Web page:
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With a price-to-earnings (or "P/E") ratio of 45.1x Corum Group Limited (ASX:COO) may be sending very bearish signals at the moment, given that almost half of all companies in Australia have P/E ratios under 19x and even P/E's lower than 9x are not unusual. Although, it's not wise to just take the P/E at face value as there may be an explanation why it's so lofty.
With earnings growth that's superior to most other companies of late, Corum Group has been doing relatively well. It seems that many are expecting the strong earnings performance to persist, which has raised the P/E. You'd really hope so, otherwise you're paying a pretty hefty price for no particular reason.
If you'd like to see what analysts are forecasting going forward, you should check out our free report on Corum Group.
What Are Growth Metrics Telling Us About The High P/E?
There's an inherent assumption that a company should far outperform the market for P/E ratios like Corum Group's to be considered reasonable.
If we review the last year of earnings growth, the company posted a terrific increase of 295%. The latest three year period has also seen an excellent 86% overall rise in EPS, aided by its short-term performance. Accordingly, shareholders would have probably welcomed those medium-term rates of earnings growth.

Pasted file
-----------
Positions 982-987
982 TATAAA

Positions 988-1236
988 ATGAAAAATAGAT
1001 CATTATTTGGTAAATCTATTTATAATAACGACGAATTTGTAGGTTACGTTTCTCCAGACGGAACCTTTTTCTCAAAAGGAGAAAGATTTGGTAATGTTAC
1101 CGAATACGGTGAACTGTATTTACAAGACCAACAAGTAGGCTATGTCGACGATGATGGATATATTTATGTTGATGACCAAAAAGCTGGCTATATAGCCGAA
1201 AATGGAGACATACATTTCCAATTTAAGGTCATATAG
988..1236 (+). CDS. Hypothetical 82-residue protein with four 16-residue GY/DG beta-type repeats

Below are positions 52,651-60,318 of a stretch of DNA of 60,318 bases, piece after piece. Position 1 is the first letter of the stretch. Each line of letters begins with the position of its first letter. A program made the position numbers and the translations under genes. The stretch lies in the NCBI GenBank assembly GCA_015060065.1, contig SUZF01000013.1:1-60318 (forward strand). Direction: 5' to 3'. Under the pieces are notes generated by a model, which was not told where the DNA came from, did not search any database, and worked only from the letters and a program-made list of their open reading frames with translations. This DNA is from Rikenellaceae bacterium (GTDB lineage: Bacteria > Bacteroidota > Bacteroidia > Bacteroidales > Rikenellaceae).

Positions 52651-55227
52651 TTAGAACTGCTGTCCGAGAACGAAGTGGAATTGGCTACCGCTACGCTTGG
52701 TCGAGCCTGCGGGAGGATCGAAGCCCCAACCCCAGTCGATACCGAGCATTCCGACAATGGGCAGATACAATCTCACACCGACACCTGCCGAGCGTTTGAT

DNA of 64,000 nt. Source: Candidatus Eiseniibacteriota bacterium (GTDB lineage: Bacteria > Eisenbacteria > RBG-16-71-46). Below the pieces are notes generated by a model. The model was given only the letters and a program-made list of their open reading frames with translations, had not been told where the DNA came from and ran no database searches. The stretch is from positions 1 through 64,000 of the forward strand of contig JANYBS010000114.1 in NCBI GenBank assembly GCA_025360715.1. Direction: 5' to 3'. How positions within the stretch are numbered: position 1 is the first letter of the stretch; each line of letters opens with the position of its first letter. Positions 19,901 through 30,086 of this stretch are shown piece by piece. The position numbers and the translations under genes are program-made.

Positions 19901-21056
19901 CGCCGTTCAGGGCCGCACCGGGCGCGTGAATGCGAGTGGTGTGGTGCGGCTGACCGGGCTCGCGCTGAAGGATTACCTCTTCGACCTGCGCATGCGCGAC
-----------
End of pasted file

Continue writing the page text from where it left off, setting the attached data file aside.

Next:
Looking ahead now, EPS is anticipated to slump, contracting by 100% during the coming year according to the lone analyst following the company. Meanwhile, the broader market is forecast to expand by 17%, which paints a poor picture.
In light of this, it's alarming that Corum Group's P/E sits above the majority of other companies. Apparently many investors in the company reject the analyst cohort's pessimism and aren't willing to let go of their stock at any price. Only the boldest would assume these prices are sustainable as these declining earnings are likely to weigh heavily on the share price eventually.
The Key Takeaway
Using the price-to-earnings ratio alone to determine if you should sell your stock isn't sensible, however it can be a practical guide to the company's future prospects.
We've established that Corum Group currently trades on a much higher than expected P/E for a company whose earnings are forecast to decline. When we see a poor outlook with earnings heading backwards, we suspect the share price is at risk of declining, sending the high P/E lower. Unless these conditions improve markedly, it's very challenging to accept these prices as being reasonable.
It's always necessary to consider the ever-present spectre of investment risk. We've identified 3 warning signs with Corum Group, and understanding these should be part of your investment process.
Of course, you might find a fantastic investment by looking at a few good candidates. So take a peek at this free list of companies with a strong growth track record, trading on a P/E below 20x.
This article by Simply Wall St is general in nature. We provide commentary based on historical data and analyst forecasts only using an unbiased methodology and our articles are not intended to be financial advice. It does not constitute a recommendation to buy or sell any stock, and does not take account of your objectives, or your financial situation. We aim to bring you long-term focused analysis driven by fundamental data. Note that our analysis may not factor in the latest price-sensitive company announcements or qualitative material. Simply Wall St has no position in any stocks mentioned.
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